EM: I've only been living here a few months, but that's my impression of Seattle, that it's very alternative, very forward looking. I think you're right that the opera company should reflect that demographic.
BLJ: It's part of our new mission that we've just adopted. The core of that mission is to reflect that community and be an integral part of it This work is part of that initiative, to take that very seriously and make sure we're reflecting the entirety of our area and meeting those needs in an artistic way. I also hope it will find some empathy and feeling for our community in certain ways. I know our city has not been as painfully impacted by some divisive issues as other cities, but we do feel the pain of our country. We feel this kind of work can also bring us together. The arts have a way of doing that so powerfully.
EM: What you're describing is very forward looking, because it's important to be looking to the future as far as opera is concerned. I've read that As One has been described as "a different kind of opera experience." What are some of the characteristics that make this opera stand out from other operas?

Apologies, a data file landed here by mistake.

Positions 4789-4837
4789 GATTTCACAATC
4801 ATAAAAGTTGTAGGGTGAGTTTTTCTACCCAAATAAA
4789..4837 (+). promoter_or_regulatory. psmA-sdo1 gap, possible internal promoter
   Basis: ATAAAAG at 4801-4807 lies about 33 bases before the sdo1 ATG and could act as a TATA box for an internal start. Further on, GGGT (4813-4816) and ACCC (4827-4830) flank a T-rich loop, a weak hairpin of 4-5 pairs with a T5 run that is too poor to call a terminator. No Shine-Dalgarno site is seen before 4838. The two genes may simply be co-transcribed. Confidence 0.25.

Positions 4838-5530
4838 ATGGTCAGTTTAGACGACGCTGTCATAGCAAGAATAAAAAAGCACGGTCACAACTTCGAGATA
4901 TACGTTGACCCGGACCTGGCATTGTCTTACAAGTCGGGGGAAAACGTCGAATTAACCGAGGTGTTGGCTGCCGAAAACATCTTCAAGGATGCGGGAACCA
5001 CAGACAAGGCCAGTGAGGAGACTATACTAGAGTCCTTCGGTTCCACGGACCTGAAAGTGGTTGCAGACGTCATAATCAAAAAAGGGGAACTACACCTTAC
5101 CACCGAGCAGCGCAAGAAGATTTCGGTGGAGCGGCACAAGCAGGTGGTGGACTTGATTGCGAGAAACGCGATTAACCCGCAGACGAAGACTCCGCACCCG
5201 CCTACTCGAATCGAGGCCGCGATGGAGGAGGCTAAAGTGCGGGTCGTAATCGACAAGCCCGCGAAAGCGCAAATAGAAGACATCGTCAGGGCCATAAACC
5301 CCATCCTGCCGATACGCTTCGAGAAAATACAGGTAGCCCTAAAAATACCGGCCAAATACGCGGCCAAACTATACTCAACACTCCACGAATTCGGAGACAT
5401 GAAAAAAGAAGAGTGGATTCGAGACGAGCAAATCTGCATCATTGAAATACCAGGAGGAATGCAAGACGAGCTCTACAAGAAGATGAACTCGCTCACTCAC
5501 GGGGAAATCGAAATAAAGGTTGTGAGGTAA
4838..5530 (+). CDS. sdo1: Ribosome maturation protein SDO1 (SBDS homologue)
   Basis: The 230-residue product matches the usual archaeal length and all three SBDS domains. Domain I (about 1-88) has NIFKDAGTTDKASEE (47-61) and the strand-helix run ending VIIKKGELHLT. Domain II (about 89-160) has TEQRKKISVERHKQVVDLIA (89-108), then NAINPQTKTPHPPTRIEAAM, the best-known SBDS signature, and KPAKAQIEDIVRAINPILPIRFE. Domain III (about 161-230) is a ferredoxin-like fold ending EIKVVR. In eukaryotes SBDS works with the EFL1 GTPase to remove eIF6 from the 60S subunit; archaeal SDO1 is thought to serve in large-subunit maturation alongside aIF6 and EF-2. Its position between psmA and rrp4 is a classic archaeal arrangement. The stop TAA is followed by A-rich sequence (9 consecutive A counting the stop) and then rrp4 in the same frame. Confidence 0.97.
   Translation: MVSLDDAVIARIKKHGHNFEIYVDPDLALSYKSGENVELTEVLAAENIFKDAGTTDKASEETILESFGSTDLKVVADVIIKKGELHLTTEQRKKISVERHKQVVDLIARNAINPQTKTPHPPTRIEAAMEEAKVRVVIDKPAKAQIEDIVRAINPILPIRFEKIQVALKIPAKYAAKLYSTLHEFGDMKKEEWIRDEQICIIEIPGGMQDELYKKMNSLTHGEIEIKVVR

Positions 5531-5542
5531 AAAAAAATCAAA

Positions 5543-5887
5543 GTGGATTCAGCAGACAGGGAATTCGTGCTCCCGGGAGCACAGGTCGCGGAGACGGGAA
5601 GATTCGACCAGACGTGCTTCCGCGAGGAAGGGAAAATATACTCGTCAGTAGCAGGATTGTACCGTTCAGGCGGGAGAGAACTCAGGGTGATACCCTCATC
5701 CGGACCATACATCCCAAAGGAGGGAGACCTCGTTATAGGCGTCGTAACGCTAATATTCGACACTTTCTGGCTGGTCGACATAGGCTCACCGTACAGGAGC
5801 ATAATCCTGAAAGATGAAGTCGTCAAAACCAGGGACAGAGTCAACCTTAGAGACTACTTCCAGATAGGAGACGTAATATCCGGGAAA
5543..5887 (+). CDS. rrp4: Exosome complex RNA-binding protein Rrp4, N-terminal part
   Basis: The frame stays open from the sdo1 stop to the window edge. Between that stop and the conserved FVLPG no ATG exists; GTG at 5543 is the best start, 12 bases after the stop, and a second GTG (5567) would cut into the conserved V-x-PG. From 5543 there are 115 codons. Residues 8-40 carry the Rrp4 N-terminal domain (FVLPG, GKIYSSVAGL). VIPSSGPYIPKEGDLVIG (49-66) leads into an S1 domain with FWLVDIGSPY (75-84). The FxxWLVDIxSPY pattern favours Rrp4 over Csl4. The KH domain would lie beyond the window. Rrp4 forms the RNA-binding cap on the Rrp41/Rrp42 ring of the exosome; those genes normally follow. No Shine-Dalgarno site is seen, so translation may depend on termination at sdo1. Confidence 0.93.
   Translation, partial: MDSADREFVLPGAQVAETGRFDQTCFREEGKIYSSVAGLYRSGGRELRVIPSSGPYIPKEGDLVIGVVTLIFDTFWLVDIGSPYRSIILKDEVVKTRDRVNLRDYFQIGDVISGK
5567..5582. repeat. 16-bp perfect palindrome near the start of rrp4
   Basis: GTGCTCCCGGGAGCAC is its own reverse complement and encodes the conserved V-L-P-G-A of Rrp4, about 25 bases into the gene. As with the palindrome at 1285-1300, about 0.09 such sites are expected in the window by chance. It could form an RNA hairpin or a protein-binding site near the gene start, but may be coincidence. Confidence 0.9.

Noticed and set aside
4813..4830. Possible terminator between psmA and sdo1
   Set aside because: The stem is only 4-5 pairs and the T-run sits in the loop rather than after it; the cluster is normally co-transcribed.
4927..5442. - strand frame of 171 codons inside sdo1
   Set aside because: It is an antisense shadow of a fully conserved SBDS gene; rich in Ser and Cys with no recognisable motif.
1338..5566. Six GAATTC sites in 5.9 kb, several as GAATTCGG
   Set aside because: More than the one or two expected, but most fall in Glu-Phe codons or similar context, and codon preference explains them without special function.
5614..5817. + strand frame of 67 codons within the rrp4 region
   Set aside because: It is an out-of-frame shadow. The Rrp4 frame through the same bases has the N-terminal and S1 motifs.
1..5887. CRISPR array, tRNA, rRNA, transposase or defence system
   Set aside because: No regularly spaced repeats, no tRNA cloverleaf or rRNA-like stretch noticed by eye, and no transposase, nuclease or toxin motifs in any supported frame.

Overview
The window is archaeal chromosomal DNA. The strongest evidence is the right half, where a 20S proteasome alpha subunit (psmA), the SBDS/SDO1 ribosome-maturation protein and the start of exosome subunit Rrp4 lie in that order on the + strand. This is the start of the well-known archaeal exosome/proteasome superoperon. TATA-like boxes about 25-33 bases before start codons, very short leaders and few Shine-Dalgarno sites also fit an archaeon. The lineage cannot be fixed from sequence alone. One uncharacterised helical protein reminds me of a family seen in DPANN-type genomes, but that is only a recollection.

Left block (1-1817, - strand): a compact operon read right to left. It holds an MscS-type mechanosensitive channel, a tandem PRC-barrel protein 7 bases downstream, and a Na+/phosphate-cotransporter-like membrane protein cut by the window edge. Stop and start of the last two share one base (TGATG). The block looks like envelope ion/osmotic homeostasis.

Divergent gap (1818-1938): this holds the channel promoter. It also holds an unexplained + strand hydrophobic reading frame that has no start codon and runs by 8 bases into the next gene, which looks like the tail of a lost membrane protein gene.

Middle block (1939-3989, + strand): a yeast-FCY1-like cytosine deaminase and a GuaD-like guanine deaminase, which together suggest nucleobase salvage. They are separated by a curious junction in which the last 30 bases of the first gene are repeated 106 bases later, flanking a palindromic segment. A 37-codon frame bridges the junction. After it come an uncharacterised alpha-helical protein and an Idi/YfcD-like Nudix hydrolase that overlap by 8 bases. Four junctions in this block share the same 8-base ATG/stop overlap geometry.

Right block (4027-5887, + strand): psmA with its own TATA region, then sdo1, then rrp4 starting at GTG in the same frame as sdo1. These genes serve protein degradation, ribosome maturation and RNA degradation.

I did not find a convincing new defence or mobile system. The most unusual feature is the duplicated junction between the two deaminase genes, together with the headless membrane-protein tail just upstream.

BLJ: Part of it is how we're producing the opera. It's not in McCaw Hall. There is no proscenium stage. We'll be producing this in an environment that's in a different part of the city that we at Seattle Opera have not served as much as some other areas. It will be at newly renovated historical Washington Hall, with the ghosts of Billie Holliday and Ella Fitzgerald - that very rich culture of jazz in the Central District, which historically has been a predominantly African-American community. Central District is undergoing quite a lot of gentrification right now, so it's having some of its own difficulties, but we wanted to bring Seattle Opera into it, not in our typical way, but in the round. The action will be in the center of the hall, not on the stage. We'll have seats all around and everybody will be very close to the action on the stage, only a few rows from it at the most. It's a different way to think of opera, which we think of as this big, long stretch away from us, with an orchestra pit before we see the action. We don't really get to see faces. Opera singers get to wear their hearts on their sleeves when opera is done in this intimate way. It will give us a different perspective on how music and drama play together to tell a story in an intimate way, not only a grand way as it does in Verdi, for instance.
EM: The fact that it's accompanied just by string quartet also contributes to the intimacy.